Hungarian president rejects new anti-LGBTQ+ bill targeting same-sex families

By vetoing the anti-LGBTQ+ bill, Hungarian president Katalin Novak displayed unusually sharp criticism of Orbán's government.

Hungarian president Katalin Novak, who recently vetoed an anti-LGBTQ+ law, speaking to a microphone in parliament.
Image: Via Twitter - @Marianna9110

Hungarian president Katalin Novak vetoed a new anti-LGBTQ+ bill which, if signed into law, would enable citizens to anonymously report same-sex families to authorities.

The bill in question was approved by the Hungarian parliament earlier this month. In theory, it aimed to transpose an EU directive into national legislation to protect whistleblowers and facilitate the reporting of corruption. However, the bill would also have made it possible for citizens to report those who challenge the “constitutionally recognised role of marriage and the family” and those who violate children’s rights “to an identity appropriate to their sex at birth.”

Because the Hungarian constitution explicitly recognises marriage as a union between “one man and one woman” and states that “the mother is a woman, the father a man”, it is essentially illegal for same-sex couples to marry and raise children in Hungary. The new law would have thus made it possible for ordinary citizens to report same-sex families to the authorities.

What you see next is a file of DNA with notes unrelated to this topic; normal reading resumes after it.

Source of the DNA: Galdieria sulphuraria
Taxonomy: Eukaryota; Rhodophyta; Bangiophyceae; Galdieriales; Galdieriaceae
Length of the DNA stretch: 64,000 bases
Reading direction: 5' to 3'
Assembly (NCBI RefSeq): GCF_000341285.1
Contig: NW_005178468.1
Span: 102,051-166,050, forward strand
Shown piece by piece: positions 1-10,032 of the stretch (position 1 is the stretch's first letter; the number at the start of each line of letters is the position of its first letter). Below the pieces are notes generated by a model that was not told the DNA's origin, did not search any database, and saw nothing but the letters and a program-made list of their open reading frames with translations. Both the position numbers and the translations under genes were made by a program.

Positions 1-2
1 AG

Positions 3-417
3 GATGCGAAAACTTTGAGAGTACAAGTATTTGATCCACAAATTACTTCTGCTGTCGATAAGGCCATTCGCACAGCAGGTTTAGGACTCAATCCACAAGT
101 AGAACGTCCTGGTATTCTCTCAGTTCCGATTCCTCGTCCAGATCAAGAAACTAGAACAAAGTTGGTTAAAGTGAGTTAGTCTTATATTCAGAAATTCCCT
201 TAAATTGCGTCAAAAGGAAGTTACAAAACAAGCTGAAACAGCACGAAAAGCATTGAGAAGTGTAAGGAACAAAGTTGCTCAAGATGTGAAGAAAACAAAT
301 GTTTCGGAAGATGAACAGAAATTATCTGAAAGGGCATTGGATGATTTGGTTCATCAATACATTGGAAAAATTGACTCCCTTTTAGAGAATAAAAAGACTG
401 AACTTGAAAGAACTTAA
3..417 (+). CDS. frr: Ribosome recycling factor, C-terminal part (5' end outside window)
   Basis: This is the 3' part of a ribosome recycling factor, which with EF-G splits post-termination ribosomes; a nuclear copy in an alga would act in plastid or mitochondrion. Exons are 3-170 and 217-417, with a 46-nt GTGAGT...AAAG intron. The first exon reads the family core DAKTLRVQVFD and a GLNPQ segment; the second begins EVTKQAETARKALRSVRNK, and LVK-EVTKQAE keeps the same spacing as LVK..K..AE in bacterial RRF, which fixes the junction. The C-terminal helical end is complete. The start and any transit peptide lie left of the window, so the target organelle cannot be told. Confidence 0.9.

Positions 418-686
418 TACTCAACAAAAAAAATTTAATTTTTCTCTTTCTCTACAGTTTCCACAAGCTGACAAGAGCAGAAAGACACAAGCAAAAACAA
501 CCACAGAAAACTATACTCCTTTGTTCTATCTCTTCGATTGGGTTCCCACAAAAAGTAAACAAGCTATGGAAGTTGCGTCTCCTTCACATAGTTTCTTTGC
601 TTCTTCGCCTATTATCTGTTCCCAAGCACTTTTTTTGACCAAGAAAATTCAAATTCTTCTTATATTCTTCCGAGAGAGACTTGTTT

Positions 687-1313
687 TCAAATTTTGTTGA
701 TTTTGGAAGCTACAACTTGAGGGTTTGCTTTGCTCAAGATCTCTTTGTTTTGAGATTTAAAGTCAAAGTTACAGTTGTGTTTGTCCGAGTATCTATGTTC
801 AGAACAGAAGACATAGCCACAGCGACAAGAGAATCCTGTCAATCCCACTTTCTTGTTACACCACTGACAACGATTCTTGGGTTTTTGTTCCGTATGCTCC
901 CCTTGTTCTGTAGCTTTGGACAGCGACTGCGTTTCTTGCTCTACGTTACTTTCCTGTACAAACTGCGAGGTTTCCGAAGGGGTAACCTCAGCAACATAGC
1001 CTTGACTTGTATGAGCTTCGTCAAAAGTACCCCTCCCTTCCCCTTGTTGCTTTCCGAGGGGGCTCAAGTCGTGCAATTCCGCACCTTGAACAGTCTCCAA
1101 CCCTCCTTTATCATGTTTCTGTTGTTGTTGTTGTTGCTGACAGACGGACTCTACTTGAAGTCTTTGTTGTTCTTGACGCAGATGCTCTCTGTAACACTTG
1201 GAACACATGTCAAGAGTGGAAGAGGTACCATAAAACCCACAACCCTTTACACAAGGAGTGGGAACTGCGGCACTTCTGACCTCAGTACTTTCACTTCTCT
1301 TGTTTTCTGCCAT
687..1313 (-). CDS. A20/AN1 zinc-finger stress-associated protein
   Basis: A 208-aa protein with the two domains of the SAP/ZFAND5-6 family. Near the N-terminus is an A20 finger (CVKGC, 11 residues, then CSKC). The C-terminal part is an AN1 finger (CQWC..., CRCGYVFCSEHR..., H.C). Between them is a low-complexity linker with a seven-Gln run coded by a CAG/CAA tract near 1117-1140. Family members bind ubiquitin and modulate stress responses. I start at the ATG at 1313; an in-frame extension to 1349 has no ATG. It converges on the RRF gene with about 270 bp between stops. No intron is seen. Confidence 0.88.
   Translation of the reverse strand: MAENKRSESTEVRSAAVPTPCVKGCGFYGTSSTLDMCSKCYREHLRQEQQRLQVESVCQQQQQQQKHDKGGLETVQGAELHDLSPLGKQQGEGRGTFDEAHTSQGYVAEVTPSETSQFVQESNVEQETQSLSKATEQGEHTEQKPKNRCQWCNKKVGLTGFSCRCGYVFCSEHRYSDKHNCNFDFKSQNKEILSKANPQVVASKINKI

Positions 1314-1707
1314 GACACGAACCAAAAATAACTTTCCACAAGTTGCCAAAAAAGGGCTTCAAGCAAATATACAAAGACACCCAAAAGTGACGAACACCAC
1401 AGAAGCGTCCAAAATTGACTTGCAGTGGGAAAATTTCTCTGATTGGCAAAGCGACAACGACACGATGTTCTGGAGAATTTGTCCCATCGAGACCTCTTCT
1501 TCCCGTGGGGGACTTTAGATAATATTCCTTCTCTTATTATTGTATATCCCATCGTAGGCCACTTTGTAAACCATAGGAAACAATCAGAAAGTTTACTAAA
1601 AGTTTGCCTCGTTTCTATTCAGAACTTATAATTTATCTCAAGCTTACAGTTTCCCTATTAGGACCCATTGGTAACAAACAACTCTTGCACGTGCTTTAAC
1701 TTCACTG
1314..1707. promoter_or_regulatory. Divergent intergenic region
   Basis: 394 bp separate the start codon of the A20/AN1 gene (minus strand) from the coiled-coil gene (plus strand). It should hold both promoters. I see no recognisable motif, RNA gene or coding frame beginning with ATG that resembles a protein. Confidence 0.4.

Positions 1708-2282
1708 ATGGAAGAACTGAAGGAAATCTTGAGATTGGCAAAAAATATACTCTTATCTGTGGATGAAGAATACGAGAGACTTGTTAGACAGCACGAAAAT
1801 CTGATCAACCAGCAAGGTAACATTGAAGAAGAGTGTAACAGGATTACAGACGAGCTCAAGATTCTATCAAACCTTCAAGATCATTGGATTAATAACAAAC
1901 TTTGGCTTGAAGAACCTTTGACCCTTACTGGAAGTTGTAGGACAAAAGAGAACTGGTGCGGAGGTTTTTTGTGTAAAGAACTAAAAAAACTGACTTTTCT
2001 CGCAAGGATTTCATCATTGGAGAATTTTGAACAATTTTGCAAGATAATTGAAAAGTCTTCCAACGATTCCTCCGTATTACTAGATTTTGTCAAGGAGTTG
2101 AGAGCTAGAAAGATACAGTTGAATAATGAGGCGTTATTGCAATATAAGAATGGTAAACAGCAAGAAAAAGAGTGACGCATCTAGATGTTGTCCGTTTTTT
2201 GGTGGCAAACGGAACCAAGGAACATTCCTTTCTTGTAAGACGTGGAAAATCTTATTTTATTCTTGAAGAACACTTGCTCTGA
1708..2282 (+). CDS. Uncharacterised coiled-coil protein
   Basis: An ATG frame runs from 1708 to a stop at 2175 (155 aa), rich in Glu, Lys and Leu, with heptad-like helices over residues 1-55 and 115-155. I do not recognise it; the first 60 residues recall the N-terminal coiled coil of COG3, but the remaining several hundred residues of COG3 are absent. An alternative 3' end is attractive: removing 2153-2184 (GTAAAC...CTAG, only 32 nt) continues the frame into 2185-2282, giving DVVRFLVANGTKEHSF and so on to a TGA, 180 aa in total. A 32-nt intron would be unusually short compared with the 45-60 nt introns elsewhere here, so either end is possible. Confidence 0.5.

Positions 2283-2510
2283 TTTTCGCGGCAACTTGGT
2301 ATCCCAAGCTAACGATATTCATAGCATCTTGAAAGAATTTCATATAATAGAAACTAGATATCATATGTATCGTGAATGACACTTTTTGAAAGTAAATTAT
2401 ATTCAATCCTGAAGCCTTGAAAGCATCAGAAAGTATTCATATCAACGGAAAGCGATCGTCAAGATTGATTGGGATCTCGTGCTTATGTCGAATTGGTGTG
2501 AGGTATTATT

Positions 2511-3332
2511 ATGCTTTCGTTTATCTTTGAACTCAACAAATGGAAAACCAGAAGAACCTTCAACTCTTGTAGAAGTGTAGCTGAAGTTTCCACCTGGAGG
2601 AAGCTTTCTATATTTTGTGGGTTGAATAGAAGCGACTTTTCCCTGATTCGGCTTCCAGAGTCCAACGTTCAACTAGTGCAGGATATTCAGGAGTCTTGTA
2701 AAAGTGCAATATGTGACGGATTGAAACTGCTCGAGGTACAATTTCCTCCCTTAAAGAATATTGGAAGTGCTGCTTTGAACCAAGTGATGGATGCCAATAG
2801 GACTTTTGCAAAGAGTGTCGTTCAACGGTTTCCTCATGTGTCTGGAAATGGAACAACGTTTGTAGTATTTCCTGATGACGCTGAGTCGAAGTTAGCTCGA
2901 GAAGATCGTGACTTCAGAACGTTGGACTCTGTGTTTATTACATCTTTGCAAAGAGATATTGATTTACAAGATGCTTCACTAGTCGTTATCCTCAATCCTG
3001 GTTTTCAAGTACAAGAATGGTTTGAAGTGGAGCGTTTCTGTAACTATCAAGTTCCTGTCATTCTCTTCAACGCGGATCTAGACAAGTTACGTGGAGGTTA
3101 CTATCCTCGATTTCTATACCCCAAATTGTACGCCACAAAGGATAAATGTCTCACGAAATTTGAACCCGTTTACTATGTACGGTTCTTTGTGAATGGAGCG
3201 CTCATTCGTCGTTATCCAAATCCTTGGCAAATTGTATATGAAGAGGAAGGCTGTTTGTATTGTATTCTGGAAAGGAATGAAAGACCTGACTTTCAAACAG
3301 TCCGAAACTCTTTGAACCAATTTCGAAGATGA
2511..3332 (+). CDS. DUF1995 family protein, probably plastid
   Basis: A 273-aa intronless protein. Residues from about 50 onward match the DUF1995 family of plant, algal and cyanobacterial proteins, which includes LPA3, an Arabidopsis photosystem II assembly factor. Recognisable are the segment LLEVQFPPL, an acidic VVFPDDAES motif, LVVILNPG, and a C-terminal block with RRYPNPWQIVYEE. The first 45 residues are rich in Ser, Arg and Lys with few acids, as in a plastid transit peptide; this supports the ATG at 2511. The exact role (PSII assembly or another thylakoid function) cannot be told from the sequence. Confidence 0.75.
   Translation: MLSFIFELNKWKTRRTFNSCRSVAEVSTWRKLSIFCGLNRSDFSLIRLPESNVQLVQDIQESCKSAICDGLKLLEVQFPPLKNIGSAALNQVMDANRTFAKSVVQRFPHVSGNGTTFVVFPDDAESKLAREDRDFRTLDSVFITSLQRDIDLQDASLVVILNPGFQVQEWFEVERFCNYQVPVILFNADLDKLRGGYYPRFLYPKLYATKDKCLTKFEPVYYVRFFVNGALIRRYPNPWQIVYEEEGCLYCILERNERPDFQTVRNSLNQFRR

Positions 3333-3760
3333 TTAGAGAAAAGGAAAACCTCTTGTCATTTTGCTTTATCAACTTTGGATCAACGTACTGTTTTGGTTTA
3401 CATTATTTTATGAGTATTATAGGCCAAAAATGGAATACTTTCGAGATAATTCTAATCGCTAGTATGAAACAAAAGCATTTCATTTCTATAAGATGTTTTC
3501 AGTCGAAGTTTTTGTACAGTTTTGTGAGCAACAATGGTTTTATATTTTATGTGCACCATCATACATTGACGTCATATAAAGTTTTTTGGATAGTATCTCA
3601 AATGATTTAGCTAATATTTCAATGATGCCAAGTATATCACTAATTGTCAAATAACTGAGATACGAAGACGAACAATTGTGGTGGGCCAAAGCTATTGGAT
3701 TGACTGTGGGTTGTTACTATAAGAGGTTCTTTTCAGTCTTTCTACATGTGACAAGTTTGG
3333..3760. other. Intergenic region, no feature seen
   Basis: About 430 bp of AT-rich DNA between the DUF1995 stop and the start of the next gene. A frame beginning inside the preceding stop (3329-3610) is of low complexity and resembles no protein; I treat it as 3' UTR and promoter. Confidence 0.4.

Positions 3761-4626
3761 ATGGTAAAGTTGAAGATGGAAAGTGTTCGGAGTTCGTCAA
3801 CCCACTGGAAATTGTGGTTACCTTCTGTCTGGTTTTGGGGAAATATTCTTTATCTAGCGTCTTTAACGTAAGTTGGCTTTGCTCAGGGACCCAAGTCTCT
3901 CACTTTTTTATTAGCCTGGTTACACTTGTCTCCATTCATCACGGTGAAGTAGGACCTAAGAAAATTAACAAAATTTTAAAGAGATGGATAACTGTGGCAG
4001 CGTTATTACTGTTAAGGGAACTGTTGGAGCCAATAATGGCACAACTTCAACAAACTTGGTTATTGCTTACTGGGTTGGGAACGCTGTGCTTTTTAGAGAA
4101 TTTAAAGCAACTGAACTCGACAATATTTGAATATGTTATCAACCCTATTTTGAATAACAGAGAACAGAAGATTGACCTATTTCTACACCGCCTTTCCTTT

In a letter addressed to the National Assembly dated April 21, the Hungarian president stated that the bill with the anti-LGBTQ+ clause was to be sent back to parliament for reconsideration. Novak explained that the bill contained passages that were irrelevant to the original purpose of transposing EU law to facilitate the reporting of corruption and that it “does not strengthen but rather weakens the protection of fundamental values.”

Moreover, he stated that the bill “cites the protection of constitutional values to introduce vaguely-worded directives whose practical applicability and legal consequences are doubtful”.

Given that the president’s role in Hungary is largely ceremonial, lawmakers can still override Novak’s veto on the bill and proceed with making it law. However, Novak’s letter represents an unusually sharp rebuke of Prime Minister Viktor Orbán from someone who has always otherwise been a loyal ally.

Before being elected in the 2022 presidential election, Novák was a member of Fidesz, Orbán’s party, and also served as Minister for Family Affairs in Orbán’s fourth government, which has been cracking down on LGBTQ+ rights in Hungary for years.

In 2021, the country passed the so-called “anti-LGBT propaganda” law, which banned all content with queer themes for those under 18. The anti-LGBTQ+ legislation has faced strong opposition, with the European Commission launching the largest human rights infringement procedure ever brought before the Court of Justice of the European Union against it. Ireland, together with other 14 member states, joined the case against Hungary earlier in March.

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